Lake City in 1882, courtesy Colorado Historical Society F-1063
Welcome to the charming national historic district of Lake City! Enos Hotchkiss founded the town in 1874. Hotchkiss had been contracted by Otto Mears, the Pathfinder of the San Juans, to build toll roads in the area. While working on the wagon road from Saguache to the San Juans, Hotchkiss took the time to prospect and developed a silver mine which would become the Golden Fleece Mine. In 1871 the Ute-Ulay mine, located up CR 20 or Henson Creek Road, was founded by Henry Henson, Albert Mead, Charles Goodwin and Joel Mullen. After the Brunot Treaty, which relocated the Ute Indians, was finalized, the men returned in 1874 to what was to become on of the richest lead and silver mines in the San Juan mountains.
Otto Mears established the first hotel and financed the first Western Slope newspaper, The Silver World, which is still in print.
Most mining towns were rough and laden with saloons. With many mines unable to operate during winter, Lake Citians developed a cultural center and was considered one of the most cultured mining towns (no small feat with a population under 5,000 at one time).
It had one of the first telephone systems in Western Colorado. Residents of Capital City, a small town to the west, Silverton and Lake City held music concerts over party lines in 1881 and 1882. Many circuses, magicians and theatrical groups also performed in Lake City, which was not without a red-light district. Preachers were also attracted, nicknamed “sky pilots” and creative in finding pulpits–entering a crowded saloon to stand on a barroom table and deliver their message. Legend has it that one minister, upon refusing to give a funeral for a fallen woman, was horse-whipped by two of her fellow prostitutes.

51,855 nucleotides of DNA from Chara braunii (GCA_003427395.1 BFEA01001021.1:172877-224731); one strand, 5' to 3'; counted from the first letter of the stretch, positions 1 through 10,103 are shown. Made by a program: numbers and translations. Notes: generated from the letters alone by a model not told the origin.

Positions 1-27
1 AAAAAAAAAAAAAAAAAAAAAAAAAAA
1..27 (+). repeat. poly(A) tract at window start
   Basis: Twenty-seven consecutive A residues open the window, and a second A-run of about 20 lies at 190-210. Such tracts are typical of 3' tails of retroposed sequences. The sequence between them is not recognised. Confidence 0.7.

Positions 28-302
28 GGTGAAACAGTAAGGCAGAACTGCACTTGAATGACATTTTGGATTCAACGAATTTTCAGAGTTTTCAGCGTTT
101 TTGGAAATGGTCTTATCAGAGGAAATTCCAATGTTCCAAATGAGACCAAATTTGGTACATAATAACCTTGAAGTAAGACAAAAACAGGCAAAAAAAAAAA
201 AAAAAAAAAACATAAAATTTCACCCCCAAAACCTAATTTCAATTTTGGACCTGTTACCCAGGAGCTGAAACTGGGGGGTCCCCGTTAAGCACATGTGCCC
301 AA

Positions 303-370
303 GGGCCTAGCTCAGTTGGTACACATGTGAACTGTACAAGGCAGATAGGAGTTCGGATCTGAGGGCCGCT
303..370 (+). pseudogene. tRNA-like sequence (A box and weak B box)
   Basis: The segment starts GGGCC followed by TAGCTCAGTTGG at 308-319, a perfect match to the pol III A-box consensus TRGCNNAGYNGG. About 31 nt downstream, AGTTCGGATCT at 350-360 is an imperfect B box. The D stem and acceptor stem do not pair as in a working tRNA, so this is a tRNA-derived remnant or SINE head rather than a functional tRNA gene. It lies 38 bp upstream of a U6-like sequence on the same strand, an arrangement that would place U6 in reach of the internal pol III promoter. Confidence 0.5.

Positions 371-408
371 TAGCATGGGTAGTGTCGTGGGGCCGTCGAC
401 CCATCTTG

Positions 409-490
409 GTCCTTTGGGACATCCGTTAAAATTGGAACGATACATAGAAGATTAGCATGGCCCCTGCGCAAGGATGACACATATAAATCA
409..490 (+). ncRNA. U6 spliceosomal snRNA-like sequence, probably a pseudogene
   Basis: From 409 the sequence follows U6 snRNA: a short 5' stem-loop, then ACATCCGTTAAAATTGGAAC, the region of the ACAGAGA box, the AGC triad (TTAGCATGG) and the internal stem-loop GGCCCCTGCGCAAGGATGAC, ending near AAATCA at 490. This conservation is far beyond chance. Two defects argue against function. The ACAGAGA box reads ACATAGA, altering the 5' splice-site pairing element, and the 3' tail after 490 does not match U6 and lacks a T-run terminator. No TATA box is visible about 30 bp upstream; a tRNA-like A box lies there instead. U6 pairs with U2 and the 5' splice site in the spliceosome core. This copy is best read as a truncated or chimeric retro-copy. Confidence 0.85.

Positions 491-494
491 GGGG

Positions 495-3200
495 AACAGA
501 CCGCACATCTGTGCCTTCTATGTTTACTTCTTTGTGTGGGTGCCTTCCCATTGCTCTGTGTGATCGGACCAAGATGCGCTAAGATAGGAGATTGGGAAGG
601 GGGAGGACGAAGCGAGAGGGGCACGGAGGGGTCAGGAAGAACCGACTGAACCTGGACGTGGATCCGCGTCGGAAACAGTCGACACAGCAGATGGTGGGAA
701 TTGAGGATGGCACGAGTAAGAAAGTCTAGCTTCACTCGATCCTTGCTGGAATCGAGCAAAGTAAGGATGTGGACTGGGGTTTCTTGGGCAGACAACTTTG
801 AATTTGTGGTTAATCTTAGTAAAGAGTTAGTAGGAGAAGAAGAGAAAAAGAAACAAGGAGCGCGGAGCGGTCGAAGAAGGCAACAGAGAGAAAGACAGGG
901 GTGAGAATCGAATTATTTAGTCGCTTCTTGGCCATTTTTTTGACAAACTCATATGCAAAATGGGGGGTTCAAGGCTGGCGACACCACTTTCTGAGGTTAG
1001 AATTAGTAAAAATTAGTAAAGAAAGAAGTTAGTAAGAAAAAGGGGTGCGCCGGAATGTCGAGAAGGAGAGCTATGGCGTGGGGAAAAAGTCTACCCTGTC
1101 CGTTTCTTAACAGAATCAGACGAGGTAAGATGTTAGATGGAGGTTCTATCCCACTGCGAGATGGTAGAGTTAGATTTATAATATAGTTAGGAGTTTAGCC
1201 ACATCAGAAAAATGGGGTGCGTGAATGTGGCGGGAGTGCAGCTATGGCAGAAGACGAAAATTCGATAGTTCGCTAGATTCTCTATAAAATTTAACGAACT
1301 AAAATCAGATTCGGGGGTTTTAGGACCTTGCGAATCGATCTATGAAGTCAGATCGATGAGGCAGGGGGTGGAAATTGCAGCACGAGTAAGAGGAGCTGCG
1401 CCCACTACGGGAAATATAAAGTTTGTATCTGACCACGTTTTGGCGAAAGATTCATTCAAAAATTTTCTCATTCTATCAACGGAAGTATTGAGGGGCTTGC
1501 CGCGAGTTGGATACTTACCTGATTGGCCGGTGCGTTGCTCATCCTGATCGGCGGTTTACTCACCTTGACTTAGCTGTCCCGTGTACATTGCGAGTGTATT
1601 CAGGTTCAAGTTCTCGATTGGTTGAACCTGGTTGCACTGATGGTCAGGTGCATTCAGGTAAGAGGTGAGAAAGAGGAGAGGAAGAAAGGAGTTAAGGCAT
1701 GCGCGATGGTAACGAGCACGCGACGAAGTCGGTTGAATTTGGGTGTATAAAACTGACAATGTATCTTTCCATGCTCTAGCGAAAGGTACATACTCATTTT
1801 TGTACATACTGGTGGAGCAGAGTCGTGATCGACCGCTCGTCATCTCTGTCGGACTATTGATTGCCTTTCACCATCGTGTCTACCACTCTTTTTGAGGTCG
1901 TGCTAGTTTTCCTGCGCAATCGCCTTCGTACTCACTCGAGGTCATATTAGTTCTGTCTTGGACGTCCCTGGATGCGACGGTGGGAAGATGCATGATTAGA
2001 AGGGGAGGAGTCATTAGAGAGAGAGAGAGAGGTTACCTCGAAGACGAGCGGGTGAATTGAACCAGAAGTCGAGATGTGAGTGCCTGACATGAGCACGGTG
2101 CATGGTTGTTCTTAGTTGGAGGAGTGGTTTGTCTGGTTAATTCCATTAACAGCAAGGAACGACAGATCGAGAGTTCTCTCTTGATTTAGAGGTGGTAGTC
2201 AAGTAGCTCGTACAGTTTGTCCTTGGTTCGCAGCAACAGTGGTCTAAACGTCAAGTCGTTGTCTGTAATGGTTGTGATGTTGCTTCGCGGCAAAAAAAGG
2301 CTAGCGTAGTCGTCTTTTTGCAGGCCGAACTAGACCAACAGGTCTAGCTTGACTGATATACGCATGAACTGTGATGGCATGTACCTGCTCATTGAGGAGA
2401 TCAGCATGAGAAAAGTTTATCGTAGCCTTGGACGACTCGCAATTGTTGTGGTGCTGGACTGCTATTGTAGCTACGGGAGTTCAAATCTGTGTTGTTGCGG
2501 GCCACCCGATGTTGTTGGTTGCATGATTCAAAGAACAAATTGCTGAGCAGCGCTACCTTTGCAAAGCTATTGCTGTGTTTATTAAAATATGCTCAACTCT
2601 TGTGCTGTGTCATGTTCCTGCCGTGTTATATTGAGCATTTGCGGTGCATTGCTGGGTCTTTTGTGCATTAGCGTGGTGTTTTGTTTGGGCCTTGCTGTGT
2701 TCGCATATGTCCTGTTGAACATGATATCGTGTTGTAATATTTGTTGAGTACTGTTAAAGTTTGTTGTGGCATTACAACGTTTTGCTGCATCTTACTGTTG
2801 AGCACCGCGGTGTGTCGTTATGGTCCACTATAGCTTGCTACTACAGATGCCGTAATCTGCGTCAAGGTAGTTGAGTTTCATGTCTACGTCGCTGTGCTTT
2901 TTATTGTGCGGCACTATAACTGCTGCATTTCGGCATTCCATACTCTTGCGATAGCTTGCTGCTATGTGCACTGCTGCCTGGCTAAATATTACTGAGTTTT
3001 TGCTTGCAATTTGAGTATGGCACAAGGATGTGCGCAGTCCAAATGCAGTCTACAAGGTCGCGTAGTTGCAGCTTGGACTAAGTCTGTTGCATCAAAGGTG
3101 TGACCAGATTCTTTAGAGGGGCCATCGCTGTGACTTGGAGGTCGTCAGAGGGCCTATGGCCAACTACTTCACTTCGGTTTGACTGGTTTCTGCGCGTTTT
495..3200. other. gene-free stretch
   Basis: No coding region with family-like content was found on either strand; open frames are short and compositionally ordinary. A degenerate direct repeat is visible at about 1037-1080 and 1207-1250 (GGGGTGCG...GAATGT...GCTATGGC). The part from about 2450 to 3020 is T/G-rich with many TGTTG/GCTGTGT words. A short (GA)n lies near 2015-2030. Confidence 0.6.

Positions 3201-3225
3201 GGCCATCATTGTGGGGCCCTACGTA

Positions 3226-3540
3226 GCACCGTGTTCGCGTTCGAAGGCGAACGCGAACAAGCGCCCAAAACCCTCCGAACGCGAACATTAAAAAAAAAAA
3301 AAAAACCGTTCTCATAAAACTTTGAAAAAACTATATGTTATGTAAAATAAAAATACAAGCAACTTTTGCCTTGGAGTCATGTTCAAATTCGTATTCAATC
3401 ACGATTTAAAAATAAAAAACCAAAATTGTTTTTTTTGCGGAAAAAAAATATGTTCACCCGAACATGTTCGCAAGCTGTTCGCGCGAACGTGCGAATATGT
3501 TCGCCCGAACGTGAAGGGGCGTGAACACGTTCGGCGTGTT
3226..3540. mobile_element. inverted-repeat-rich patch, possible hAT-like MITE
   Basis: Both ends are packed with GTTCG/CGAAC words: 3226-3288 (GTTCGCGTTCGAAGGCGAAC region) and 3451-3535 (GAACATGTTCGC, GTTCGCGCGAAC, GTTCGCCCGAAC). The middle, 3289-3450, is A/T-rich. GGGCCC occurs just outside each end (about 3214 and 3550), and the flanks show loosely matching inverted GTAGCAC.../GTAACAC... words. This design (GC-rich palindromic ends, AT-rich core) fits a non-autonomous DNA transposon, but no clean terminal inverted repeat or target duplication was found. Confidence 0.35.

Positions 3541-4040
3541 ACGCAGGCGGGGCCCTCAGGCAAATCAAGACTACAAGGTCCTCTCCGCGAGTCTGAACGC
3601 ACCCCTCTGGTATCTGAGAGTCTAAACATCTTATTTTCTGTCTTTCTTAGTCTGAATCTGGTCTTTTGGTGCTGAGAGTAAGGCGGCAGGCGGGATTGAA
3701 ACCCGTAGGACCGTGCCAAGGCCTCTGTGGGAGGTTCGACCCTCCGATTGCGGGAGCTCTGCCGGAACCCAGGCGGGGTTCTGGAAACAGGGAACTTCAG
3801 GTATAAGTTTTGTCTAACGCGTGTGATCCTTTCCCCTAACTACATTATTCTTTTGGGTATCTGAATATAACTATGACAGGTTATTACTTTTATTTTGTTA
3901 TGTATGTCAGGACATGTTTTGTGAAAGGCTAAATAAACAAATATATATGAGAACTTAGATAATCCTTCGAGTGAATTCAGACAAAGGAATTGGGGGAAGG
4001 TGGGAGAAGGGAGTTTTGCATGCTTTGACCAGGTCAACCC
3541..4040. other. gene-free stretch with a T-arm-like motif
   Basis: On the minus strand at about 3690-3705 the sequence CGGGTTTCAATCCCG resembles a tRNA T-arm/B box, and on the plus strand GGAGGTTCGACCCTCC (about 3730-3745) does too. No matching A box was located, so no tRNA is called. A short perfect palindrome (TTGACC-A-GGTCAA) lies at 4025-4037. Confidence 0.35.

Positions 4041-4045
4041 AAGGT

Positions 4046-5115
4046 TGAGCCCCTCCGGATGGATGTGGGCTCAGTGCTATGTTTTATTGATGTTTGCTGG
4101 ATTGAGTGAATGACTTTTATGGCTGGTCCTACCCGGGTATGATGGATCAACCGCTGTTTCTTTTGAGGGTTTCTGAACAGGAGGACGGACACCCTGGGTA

Like Creede and other towns along the Silver Thread, Lake City had a short boom. Lake City was founded in 1874 and the boom was over by the early 1890s. But the extreme beauty of the area combined with the exceptional hunting and fishing were never forgotten. Lake City was rediscovered after World War II as a popular vacation area for camping, fishing and hiking, as it is today.
The first church on the Western Slope of Colorado was a Presbyterian church built in Lake City in 1876. It and six other churches are still active in this small town. Photo courtesy Bob Hall.
Lake City Downtown 1877
Lake City courtesy Joe Zimmerman
Poker Alice Tubbs
Born in England in 1851, Alice Ivers arrived on the scene in the early days of Lake City. Her husband died soon after in a mining accident, leaving Alice to fend for herself. She was unable to find the teaching job that she desired, so she made a career in card playing. Nickname “Poker Alice Tubbs,” she was quoted as saying, “We were all gamblers. Some staked their claims in the mines. Others in cattle or goods. I simply staked my lot in cards.” Alice later traveled all over the West and Midwest, including Creede, breaking the bank in most towns that she visited.
Poker Alice Tubbs, courtesy Colorado Historical Society
Lake City Today
Lake City is one of the largest national historic districts in the state. Many quaint homes, churches and buildings of Victorian architecture remain today. The Hinsdale County Historical Society offers several different guided walking tours of Lake City. The museum is open to visitors in the summer. The Lake City Arts Council provides entertainment at the Moseley Arts Center (originally the Black Crooke Theatre) as well as many cultural events throughout the year. While Lake City has less than 400 full-time residents, many visitors return year after year to the town that has captured their hearts.
Lake City, courtesy Michael Underwood
Lake City courtesy Tracy Toler Lanktree